The horrible, smug priest isn’t the only ersatz Mulvehill. The big detective who pins Jack Nicholson down while Roman Polanski performs impromptu rhinoplasty on him is called Claude Mulvihill. Screenwriter Robert Towne knew CM from their collaboration on THE LAST DETAIL.

One has to wonder what it is about Mr. Mulvehill that inspires such backhanded tributes? I think the jibes are probably intended with affection, and anyhow we can say that CM got his own back for the character assassination by feeding info to Peter Biskind for his big gossip book Easy Riders, Raging Bulls (or Hollywood Babylon Revisited, as I call it).

vlcsnap-2014-04-17-00h04m44s79

BOUND FOR GLORY is quite a piece of work — if Biskind’s book had a positive effect, it was in spearheading a reappraisal of Ashby, and yet his biggest production still seems like the most neglected of his seventies films. It has epic cinematography by Haskell Wexler, with special effects by Albert Whitlock: new wave photography yoked to an epic theme, matte painted landscapes and Melinda Dillon all make this a kind of prequel to CLOSE ENCOUNTERS OF THE THIRD KIND.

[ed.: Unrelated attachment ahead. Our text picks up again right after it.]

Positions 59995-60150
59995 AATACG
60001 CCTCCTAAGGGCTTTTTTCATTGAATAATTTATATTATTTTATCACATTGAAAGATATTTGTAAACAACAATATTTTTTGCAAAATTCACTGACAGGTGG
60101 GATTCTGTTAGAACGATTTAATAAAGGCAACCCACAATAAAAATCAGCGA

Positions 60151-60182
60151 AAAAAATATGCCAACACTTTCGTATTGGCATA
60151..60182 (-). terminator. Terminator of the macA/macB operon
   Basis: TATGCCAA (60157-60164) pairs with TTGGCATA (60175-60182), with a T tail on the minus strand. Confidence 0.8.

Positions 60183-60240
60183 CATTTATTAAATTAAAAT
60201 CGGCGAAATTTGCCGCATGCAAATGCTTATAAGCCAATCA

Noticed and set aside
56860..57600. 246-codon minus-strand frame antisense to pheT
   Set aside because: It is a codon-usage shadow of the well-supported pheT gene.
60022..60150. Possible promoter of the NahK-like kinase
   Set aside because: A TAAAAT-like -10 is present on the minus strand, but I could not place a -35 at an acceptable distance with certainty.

vlcsnap-2014-04-17-00h08m56s38

 

And that’s a very endearing performance from David Carradine, who otherwise rather wasted his career doing trash — even after KILL BILL he plunged straight back into barrel-scrapers for the remainder of his days. Maybe because Tarantino didn’t actually give him any good writing on that one — his stuff felt lazy, derivative and wanky to me — but part of me suspects that Carradine actually liked doing filler, maybe because the expectations were lower? He’s wonderful here, anyhow.

 

Things I Read Off the Screen in In the Heat of the Night